Wasteful Packaging in the United States

As consumers we are constantly buying—whether it’s a morning Starbucks latte or that very necessary late afternoon pick-me-up in the form of a Red Bull. All of the wasteful packaging that goes into products similar to these is hard to ignore, especially at the grocery store where you’ll find individually packaged sweets and containers galore!

Mother Jones magazine notes that Americans throw away 78.5 million tons of packaging each year, adding up to one third of all waste. Between the holidays it adds up to even more. We produce an extra million tons of garbage per week during the holiday season (between Thanksgiving and New Years.)Wasteful Packaging in the United States

Some of the worst offenders of wasteful packaging can be found in the grocery store. Take for instance, individually wrapped food. Those bite-sized cheese blocks may be lunch-friendly, but is all the packaging really necessary? These days, everything is conveniently packaged according to smaller portions and serving sizes, which most of the time equals excess plastic.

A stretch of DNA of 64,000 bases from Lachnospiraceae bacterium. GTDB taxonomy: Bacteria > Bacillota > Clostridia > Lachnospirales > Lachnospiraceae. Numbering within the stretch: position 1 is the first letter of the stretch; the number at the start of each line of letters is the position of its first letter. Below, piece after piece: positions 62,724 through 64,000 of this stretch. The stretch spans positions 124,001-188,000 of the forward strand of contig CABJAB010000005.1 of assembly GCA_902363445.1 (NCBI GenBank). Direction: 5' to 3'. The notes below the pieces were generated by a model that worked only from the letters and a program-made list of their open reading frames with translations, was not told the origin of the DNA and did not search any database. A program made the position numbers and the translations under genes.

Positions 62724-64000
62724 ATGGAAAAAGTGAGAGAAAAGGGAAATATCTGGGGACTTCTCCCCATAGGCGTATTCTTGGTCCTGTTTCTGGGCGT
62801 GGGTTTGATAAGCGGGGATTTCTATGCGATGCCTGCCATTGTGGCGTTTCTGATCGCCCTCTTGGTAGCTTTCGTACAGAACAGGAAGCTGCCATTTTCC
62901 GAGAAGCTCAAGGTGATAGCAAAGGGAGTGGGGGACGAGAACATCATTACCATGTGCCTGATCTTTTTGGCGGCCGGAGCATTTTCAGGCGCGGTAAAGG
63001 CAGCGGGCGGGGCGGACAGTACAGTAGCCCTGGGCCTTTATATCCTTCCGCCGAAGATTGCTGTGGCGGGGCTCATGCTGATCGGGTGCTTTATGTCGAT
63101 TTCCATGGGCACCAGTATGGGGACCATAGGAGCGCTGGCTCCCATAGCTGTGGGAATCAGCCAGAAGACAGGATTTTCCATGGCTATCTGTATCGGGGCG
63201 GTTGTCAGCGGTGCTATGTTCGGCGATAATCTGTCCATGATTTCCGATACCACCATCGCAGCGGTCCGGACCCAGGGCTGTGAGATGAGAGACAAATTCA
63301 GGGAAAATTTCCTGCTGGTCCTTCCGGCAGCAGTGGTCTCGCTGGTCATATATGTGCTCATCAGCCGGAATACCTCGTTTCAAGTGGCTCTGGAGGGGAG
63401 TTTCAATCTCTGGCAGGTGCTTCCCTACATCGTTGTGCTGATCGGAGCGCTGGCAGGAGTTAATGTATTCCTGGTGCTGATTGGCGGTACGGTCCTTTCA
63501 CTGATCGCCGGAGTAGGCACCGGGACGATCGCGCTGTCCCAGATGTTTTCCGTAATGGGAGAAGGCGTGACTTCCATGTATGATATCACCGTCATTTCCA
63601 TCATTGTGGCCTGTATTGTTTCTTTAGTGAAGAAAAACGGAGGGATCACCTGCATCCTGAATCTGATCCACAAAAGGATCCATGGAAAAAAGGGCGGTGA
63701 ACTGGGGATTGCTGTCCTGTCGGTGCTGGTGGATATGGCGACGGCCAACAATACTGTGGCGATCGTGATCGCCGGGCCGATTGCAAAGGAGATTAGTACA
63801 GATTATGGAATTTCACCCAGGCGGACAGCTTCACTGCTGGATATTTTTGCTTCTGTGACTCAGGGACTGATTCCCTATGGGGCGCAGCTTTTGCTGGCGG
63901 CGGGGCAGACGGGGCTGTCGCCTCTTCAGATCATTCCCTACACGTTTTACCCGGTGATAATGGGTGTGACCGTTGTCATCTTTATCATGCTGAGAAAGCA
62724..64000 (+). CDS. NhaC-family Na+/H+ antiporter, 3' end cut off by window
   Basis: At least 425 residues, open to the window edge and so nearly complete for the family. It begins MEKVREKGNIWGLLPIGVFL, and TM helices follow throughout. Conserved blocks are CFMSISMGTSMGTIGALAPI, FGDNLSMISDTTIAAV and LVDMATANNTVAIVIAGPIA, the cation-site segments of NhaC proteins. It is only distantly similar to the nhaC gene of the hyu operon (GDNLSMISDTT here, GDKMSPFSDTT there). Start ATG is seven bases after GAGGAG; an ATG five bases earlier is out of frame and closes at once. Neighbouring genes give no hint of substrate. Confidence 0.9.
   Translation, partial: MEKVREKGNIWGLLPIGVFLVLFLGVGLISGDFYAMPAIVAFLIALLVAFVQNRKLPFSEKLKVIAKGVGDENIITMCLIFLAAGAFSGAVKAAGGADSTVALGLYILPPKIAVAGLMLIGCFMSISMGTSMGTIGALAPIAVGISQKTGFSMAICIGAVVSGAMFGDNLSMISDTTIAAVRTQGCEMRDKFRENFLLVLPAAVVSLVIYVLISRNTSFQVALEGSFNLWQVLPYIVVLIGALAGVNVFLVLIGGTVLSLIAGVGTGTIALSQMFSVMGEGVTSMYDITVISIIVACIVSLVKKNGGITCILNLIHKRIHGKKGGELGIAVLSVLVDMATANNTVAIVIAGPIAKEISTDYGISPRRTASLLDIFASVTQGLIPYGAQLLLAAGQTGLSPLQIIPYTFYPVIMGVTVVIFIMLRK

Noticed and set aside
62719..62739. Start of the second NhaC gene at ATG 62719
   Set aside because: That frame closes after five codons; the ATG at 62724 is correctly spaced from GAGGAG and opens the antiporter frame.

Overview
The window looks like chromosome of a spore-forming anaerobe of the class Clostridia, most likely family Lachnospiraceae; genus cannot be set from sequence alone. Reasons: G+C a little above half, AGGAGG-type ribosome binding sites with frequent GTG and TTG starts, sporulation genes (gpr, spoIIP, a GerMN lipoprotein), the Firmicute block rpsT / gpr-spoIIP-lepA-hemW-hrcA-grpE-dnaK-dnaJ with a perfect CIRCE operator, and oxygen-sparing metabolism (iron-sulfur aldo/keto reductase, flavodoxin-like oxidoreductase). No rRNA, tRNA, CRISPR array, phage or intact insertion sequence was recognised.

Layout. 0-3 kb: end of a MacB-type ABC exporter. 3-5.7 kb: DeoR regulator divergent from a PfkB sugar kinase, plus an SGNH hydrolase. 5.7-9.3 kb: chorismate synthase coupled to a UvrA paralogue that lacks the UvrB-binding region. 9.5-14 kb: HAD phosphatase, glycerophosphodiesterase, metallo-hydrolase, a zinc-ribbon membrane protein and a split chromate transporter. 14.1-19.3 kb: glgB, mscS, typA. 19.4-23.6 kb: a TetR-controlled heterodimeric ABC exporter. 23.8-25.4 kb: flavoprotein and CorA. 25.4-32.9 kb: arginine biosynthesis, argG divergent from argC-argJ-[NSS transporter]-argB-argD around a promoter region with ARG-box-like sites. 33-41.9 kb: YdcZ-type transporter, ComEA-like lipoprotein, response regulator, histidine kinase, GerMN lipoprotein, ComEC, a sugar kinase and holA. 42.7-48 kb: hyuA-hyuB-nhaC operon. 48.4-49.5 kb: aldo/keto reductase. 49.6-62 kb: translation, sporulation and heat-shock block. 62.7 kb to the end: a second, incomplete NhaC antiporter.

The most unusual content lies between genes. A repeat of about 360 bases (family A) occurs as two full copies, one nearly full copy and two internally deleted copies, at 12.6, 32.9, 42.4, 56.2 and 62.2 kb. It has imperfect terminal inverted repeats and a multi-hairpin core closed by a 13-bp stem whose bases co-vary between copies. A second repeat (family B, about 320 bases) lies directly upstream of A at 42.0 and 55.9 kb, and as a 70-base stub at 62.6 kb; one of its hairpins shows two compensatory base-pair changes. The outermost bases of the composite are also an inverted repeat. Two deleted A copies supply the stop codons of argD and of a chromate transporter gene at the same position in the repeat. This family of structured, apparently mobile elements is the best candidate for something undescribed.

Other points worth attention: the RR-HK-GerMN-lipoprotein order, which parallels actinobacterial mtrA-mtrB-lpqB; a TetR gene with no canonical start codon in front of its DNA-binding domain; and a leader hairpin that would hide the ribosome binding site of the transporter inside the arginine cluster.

Plastic bags and bottles are also major offenders, and a few million tons are deposited in U.S. landfills each year. Plastic takes a long time to biodegrade and can threaten wildlife. Luckily, the popularity of using plastic bag alternatives (either cloth or recycled material) is growing. Some cities are even banning or charging money for each bag used in effort to cut down on usage.

The Sustainable Packaging Coalition is helping companies get their packaging houses in order by releasing a set of eco packaging metrics to guide companies toward less wasteful packaging. Guidelines deal with material use and waste reduction, toxicity of materials as well as the total life cycle of the packaging.

There are many ways we as consumers can take steps toward reducing wasteful packaging as well. Instead of buying individually wrapped packs for your lunches each day, use Tupperware and reusable packaging. Instead of water bottles bring a reusable water bottle or nalgene around with you. Invest the couple of dollars in a reusable cloth sack to transport groceries in.

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